Rabia and Rashad Choudry
Einstein Untold: Unsung Heroes and Unknown Stories

Siblings on Same Mission Wind Up Together at Einstein

By on 06/15/2021
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One in a continuing series

Perhaps it’s not unlikely that a brother and sister who experienced the grave illness and death of a sibling when they were children would grow up to become physicians.

What’s less likely is that they would both wind up in the same city, in the same healthcare network, in leadership positions in their separate medical specialties.

Rabia Choudry, MD, is Chief of Neurology at Einstein Medical Center Montgomery. Rashad Choudry, MD, is Division Chair of Vascular Surgery at Einstein Medical Center Philadelphia. They consult on cases together. They get calls and emails from people trying to reach the other. They are often assumed to be husband and wife.

In fact, Rashad’s wife does work at Einstein, but her last name isn’t Choudry. Sue Y. Lee, MD, is an orthopedic hand surgeon at Einstein Philadelphia. And she led the way to Einstein.

Rashad was 10 years old and Rabia was seven when their infant brother was diagnosed with a genetic blood disorder and died at the age of two-and-a-half. Rashad had donated his bone marrow at a time when transplants were not yet routine.

“Ultimately, he didn’t survive,” Rashad says, “and he spent a long and arduous year-and-a half at the hospital. He didn’t come home except for a couple of days at a time. That left a very strong impact on why we pursued our careers.”

Rashad was drawn to vascular surgery because he wanted to do something other than prescribe medication to a patient. “Our tragedy convinced me that medicine isn’t the only thing that can help the human body,” he says. “I wanted to do something procedurally oriented and it made me gravitate towards surgery.”

Rabia was attracted to neurology because “one of our grandparents developed dementia.”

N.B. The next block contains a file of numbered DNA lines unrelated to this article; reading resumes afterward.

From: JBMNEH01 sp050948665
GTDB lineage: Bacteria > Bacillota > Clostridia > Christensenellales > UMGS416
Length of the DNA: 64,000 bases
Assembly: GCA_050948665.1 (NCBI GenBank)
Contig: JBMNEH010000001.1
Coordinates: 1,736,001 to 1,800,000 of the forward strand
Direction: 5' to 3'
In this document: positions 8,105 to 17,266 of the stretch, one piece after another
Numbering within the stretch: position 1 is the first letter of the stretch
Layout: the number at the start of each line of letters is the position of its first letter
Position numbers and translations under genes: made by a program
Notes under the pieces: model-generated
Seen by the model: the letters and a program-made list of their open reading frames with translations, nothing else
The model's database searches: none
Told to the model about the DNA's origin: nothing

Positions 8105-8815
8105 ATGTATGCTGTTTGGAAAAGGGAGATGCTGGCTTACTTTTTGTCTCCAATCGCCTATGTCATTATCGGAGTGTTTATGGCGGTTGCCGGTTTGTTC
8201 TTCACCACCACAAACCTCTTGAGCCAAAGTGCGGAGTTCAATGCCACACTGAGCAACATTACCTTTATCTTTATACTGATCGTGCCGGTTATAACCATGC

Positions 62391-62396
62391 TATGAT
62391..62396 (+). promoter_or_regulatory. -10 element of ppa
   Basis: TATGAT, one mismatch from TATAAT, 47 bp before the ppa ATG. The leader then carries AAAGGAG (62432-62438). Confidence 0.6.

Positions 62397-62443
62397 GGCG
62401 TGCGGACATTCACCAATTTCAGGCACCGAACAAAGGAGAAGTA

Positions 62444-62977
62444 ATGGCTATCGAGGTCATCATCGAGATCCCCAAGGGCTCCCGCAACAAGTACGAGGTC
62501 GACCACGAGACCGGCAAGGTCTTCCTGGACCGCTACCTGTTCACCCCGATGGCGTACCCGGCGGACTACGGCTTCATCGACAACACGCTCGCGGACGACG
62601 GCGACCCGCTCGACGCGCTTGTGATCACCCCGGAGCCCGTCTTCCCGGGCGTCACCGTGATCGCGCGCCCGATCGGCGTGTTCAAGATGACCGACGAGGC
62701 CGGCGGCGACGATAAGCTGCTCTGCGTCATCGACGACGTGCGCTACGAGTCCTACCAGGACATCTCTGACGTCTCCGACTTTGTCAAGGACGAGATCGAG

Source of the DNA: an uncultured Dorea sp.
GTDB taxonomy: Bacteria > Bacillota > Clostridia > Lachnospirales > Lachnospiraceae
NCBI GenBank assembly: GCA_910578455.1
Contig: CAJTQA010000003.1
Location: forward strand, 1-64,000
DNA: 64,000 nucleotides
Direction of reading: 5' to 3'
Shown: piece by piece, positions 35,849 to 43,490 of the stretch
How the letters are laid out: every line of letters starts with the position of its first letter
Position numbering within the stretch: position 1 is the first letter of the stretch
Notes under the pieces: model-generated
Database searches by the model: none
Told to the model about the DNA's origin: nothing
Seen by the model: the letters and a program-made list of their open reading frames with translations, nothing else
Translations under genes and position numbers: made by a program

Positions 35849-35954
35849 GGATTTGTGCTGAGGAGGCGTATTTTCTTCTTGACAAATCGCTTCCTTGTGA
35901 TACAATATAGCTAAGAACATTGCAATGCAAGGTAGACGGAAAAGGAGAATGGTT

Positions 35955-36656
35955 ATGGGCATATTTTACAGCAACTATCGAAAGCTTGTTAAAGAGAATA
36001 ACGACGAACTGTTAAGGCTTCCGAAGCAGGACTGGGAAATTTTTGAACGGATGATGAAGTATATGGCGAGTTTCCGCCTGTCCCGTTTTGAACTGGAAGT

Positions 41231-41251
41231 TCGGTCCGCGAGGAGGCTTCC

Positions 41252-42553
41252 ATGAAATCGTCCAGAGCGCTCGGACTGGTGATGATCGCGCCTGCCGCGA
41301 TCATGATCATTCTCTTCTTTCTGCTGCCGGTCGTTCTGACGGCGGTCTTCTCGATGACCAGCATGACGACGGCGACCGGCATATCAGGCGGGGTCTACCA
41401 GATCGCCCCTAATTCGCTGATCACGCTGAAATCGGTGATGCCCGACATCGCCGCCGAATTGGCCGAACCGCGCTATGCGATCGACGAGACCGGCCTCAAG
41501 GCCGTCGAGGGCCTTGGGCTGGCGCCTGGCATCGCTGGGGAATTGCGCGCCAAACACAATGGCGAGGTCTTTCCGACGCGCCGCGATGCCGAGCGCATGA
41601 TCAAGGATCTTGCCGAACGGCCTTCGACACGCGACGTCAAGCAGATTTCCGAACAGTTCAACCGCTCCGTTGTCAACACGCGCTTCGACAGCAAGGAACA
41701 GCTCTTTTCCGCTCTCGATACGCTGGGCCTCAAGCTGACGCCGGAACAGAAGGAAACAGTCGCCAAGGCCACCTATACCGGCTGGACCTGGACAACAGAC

Some Degree of Rivalry

The Choudry siblings are not competitive, although there was some degree of rivalry when they were young. Though Rabia “is the smart one,” Rashad says, he was three years ahead of her in school and had a stellar reputation she needed to live up to.

In addition to the tragedy of their brother’s illness and death, they also bonded as children over the hostility they faced as “foreigners,” Rashad says. He was born in Pakistan. Rabia was born in the U.S. after the family emigrated.

“It was my self-assigned responsibility to look out for her,” Rashad says. “There was some level of racism in Staten Island, NY where we lived and that automatically bonds siblings to make sure no one will hurt them. We were very defensive and protective of each other.”

The two are very close inside and outside of Einstein.

“We have such an overlap in specialties,” Rabia says. “I see a lot of stroke patients who have carotid artery disease so I often end up consulting vascular surgery. It’s nice to be able to talk about some of the complicated patients with each other.”

They have never disagreed on the best way to treat a patient, not even when it was their mother, who had a stroke in 2017 and was treated at Einstein Montgomery. Their mother is doing well “thanks to the wonderful care she received,” Rabia says.

Very Close to Each Other

Rashad was in medical school at Penn State College of Medicine in Hershey, when he convinced his sister to attend a college program at Lehigh University that guaranteed her acceptance to Drexel University College of Medicine after only three years of college. When she was in her final year at Drexel, he was a resident at Temple University Hospital. For several years, they lived in the same apartment complex “and we’ve lived very close to each other ever since.”

Rashad met his wife, Dr. Lee, when they were both residents at Temple. Dr. Lee came to Einstein and recommended Rabia for a job when Rabia completed her fellowship. Then Rashad joined the staff as well. Rabia points out that her cousin was formerly a pediatrician in an Einstein practice and her uncle was a pharmacist here, too. When most people refer to Einstein as family, they mean it figuratively. With the Choudrys, it’s literal.

The siblings influence each other in ways outside of medicine, as well. Rashad’s interest in buying and fixing up old cars, particularly BMW’s, for instance, inspired Rabia to lease a BMW while she was in residency. “Oftentimes it was a struggle to pay for rent and my car at the same time,” she says with a good-natured laugh.

The brother and sister are on the same mission – to save lives in honor of one they lost – and are improbably doing so side-by-side.

“We are alike in that we are very driven,” Rabia says of Rashad and herself, “and we pride ourselves on taking care of patients as if they’re our own family.”

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